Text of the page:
Including 17 year olds in the Youth Court process will give many young offenders the opportunity to check their behaviour and be held accountable, but without being thrown straight into the adult criminal system. Extending the availability of care and protection provisions in the Act may be of particular significance for underage prostitutes working the streets, as 17 year olds in this situation cannot currently be referred to CYFS for care. While striking the right balance in youth justice is never easy, this Bill should improve matters. The Social Services Select Committee will be taking submissions on it until 28 April 2008.

Read the Children, Young Persons, and Their Families Amendment Bill (No 6) 2007 http://www.parliament.nz/NR/rdonlyres/E2C08487-A64F-4EEB-9805-06F0E285BAB3/74186/DBHOH_BILL_8364_56293.pdf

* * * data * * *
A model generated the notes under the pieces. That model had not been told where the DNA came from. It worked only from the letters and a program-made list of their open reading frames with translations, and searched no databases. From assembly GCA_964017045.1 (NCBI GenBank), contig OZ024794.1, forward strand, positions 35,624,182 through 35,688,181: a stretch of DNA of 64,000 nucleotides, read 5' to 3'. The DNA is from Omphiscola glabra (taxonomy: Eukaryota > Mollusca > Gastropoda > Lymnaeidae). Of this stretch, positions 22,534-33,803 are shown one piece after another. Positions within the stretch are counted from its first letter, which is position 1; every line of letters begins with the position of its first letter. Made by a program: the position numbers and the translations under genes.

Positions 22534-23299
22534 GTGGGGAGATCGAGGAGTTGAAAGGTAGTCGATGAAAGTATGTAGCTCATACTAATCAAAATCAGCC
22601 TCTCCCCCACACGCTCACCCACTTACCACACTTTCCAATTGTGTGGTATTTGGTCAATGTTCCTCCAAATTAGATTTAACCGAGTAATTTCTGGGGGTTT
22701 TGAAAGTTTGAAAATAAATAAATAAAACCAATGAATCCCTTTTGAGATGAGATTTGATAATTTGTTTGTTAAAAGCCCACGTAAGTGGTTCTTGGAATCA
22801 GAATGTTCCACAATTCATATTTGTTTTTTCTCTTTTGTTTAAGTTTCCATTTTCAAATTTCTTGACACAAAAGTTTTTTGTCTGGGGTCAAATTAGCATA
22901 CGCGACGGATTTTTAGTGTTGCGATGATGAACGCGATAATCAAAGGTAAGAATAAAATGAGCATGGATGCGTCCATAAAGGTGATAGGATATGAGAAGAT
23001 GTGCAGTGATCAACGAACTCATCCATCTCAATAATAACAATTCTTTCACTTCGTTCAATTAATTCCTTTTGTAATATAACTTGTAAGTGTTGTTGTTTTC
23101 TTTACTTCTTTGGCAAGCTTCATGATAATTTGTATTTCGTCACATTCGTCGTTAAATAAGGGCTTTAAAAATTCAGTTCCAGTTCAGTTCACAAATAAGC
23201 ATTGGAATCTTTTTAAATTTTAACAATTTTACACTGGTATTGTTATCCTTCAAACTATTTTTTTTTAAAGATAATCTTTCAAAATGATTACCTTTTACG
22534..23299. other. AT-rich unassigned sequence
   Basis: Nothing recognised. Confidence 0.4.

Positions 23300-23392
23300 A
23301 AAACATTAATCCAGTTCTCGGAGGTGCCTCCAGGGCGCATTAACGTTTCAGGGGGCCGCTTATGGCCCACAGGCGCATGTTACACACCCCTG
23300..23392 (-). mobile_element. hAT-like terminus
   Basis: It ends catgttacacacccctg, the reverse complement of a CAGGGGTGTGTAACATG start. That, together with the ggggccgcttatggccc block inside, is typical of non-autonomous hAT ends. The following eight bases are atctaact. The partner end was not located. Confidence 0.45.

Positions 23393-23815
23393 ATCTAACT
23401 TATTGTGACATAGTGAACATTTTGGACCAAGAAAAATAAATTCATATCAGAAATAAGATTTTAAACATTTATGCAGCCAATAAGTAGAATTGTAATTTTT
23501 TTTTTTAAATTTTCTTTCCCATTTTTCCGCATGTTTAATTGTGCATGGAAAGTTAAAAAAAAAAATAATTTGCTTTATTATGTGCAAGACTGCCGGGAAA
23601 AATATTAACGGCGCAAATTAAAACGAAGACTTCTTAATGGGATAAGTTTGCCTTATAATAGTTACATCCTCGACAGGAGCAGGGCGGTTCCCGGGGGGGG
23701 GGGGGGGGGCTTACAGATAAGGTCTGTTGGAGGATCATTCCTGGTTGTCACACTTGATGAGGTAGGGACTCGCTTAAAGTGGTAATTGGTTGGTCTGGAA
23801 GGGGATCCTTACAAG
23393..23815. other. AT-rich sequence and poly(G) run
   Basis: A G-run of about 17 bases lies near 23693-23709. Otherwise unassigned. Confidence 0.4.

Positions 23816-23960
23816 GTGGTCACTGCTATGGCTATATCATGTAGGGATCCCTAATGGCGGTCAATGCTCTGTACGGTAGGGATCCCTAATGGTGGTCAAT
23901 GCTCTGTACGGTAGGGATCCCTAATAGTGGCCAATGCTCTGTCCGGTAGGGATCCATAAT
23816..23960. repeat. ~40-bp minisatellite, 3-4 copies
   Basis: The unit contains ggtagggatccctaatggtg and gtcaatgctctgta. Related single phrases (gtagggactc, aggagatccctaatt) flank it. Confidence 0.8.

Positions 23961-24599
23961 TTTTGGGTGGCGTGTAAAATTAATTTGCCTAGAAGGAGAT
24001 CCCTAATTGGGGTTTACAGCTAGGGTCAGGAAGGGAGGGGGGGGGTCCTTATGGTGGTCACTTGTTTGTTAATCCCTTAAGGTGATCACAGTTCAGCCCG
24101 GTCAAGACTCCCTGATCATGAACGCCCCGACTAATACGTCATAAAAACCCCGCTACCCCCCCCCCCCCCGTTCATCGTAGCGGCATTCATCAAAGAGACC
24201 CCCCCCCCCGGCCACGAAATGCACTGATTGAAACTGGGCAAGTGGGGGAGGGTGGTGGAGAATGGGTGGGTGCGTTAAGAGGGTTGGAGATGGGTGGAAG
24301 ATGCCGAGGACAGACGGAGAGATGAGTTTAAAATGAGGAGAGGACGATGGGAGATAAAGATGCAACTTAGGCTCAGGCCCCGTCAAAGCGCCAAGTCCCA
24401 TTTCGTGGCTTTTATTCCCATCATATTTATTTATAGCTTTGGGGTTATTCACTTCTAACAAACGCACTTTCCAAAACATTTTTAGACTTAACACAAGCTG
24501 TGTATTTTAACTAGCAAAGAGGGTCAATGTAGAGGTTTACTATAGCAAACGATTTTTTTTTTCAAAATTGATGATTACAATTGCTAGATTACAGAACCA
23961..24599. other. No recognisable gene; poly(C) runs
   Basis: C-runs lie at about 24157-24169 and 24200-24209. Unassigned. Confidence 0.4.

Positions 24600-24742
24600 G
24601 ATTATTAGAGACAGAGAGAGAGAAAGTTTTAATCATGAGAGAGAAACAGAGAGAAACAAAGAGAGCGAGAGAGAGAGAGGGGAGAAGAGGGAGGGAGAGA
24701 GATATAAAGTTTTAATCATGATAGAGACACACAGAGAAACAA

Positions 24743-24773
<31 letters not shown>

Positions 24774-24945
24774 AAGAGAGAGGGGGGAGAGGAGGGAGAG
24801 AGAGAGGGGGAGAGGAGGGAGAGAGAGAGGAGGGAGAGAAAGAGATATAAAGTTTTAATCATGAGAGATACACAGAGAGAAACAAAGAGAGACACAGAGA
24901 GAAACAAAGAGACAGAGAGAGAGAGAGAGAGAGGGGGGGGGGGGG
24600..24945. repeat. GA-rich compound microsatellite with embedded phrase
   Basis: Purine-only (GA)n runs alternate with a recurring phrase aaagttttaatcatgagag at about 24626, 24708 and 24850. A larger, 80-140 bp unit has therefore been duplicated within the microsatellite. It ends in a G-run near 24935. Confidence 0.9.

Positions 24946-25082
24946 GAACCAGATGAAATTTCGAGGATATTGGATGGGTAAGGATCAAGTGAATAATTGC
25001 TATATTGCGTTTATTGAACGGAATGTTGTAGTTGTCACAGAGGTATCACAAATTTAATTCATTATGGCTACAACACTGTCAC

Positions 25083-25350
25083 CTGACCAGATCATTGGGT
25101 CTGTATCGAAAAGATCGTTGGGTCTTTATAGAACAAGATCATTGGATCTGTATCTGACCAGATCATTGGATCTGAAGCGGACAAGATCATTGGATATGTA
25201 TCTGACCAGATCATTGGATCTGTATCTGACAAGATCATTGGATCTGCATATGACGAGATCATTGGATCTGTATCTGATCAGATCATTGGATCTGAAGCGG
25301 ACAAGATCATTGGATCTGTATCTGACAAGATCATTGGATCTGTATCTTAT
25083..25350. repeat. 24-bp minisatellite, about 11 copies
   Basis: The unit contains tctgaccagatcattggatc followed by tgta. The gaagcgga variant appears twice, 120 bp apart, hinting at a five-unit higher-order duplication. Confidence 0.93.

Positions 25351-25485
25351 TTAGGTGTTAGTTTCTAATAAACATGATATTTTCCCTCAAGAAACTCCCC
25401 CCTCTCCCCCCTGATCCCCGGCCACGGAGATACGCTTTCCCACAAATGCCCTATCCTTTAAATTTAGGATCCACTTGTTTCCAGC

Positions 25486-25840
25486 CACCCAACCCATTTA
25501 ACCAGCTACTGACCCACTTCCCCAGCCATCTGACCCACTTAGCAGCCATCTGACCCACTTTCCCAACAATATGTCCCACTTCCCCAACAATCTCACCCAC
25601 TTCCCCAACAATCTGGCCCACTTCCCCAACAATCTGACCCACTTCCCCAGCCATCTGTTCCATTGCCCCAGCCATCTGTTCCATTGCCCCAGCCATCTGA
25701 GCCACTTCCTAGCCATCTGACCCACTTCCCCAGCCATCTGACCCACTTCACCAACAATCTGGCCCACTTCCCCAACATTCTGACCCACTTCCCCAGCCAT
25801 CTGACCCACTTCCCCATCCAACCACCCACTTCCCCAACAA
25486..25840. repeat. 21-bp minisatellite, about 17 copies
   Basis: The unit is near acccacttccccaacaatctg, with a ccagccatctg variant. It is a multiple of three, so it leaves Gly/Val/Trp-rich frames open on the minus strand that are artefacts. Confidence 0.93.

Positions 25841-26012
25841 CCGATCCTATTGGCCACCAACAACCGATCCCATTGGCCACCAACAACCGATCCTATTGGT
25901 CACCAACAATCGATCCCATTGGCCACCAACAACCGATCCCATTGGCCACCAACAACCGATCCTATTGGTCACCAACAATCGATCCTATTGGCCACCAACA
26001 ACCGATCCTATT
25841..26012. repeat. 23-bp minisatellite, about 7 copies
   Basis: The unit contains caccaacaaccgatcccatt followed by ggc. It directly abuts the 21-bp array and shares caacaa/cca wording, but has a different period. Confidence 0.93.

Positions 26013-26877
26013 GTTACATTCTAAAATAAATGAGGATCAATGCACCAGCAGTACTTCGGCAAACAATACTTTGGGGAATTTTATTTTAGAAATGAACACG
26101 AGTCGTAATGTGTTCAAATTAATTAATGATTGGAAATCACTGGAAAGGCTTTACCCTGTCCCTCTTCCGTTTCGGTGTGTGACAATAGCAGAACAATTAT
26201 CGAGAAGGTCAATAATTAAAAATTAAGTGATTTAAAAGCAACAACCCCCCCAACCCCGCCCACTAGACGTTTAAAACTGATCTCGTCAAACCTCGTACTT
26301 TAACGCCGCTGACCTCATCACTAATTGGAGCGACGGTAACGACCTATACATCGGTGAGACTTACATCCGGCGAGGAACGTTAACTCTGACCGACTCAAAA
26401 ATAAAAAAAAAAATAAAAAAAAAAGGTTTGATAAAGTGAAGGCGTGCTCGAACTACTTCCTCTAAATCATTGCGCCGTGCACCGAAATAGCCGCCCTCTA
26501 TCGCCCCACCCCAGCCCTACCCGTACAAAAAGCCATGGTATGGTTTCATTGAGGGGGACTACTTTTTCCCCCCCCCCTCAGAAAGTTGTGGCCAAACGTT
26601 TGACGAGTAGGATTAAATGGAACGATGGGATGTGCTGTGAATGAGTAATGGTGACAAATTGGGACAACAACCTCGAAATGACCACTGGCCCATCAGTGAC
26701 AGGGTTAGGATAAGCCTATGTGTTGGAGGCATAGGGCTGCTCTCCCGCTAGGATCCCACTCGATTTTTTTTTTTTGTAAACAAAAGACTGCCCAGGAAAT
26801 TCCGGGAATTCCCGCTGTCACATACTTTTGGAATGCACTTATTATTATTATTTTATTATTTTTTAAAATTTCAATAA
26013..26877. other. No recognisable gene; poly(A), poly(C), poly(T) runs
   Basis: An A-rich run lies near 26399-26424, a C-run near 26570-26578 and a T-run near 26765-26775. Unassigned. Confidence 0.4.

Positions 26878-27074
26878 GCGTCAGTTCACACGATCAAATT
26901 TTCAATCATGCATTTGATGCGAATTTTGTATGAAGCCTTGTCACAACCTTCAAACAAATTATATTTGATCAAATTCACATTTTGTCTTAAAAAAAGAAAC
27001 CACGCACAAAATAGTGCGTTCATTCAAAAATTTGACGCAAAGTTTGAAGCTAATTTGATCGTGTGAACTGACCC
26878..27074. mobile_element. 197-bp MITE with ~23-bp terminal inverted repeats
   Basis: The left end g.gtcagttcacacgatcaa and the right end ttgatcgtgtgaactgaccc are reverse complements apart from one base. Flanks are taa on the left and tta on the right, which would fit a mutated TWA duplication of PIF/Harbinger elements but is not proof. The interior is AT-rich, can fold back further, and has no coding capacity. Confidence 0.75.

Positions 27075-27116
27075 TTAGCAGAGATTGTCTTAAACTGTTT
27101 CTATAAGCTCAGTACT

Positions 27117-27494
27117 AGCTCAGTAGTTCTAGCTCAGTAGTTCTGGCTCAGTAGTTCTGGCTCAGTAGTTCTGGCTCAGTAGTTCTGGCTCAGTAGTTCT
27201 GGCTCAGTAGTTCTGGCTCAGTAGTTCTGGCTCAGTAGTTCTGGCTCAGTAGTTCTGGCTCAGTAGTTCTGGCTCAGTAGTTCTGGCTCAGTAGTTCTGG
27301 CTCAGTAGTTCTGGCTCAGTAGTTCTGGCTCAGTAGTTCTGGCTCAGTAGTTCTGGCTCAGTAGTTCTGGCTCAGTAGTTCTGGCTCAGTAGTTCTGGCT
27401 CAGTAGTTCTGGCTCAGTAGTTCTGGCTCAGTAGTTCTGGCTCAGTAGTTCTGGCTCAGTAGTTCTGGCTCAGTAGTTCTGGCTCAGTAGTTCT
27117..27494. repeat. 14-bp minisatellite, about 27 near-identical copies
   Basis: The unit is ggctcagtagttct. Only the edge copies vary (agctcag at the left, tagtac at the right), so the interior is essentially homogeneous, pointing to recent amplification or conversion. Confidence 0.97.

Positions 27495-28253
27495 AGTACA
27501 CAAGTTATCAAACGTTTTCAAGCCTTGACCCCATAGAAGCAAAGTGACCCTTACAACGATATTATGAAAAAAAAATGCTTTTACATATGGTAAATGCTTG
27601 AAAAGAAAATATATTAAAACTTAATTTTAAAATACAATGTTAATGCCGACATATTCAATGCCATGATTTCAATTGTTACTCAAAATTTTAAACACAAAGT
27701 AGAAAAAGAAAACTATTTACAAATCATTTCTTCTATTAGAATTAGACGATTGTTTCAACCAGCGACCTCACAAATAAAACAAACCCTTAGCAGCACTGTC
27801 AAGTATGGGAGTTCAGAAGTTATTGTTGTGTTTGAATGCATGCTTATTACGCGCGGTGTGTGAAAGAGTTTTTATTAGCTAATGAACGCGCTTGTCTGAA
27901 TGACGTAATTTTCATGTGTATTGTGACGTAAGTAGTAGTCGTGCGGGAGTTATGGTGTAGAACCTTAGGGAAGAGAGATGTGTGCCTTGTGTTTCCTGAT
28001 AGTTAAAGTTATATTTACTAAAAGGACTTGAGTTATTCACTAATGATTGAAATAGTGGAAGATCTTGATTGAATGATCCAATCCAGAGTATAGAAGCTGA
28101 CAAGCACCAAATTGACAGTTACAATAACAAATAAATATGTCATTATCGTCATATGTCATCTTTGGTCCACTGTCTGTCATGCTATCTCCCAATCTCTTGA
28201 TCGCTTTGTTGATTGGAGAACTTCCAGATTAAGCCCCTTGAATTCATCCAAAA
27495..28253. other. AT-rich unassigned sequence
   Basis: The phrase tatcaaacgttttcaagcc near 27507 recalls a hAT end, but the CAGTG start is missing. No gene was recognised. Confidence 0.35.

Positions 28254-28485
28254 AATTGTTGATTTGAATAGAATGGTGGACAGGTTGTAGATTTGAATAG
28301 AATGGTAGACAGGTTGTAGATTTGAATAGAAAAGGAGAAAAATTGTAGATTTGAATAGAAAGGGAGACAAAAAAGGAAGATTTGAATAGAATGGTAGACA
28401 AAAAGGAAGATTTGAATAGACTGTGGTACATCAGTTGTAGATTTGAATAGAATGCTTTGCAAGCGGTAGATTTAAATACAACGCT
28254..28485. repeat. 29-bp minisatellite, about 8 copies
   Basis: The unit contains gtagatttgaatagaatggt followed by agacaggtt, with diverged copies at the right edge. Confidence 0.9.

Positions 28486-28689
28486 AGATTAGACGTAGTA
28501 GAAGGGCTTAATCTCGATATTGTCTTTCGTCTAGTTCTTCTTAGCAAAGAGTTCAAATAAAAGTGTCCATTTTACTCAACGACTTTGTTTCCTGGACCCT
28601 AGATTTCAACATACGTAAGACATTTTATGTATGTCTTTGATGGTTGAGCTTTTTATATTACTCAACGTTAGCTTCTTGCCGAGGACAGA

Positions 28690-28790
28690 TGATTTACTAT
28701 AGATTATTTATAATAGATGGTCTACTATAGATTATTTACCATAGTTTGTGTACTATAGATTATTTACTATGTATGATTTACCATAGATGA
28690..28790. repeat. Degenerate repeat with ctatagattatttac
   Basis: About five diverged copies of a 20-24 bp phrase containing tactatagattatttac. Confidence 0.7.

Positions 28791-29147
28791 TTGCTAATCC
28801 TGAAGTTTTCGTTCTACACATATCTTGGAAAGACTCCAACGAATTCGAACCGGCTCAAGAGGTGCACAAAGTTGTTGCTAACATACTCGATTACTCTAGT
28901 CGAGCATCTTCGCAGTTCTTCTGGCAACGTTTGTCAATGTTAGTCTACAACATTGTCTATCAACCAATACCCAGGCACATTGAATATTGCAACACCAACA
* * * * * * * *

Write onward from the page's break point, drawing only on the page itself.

Read about how to make a submission http://www.maxim.org.nz/index.cfm/Take_Action/Communicate_with_your_leaders

IN THE NEWS

BUYING AN ELECTION?

Australian Prime Minister Kevin Rudd has opened up the conversation around electoral financing during a television interview in Australia. He has mooted changes that include stopping foreign donations, introducing a limit on the amount that can be donated by individuals or companies, and lowering the maximum anonymous donation from $10,000 to $1,000 -- even lower than the previous limit of $1,500. All of these changes respond to a perceived need to prevent 'democracy ... being up for sale' and elections being simply about who can raise the most money. Recent experience in New Zealand suggests that it is important that this issue is thoroughly and carefully debated to ensure that important political freedoms are not marginalised.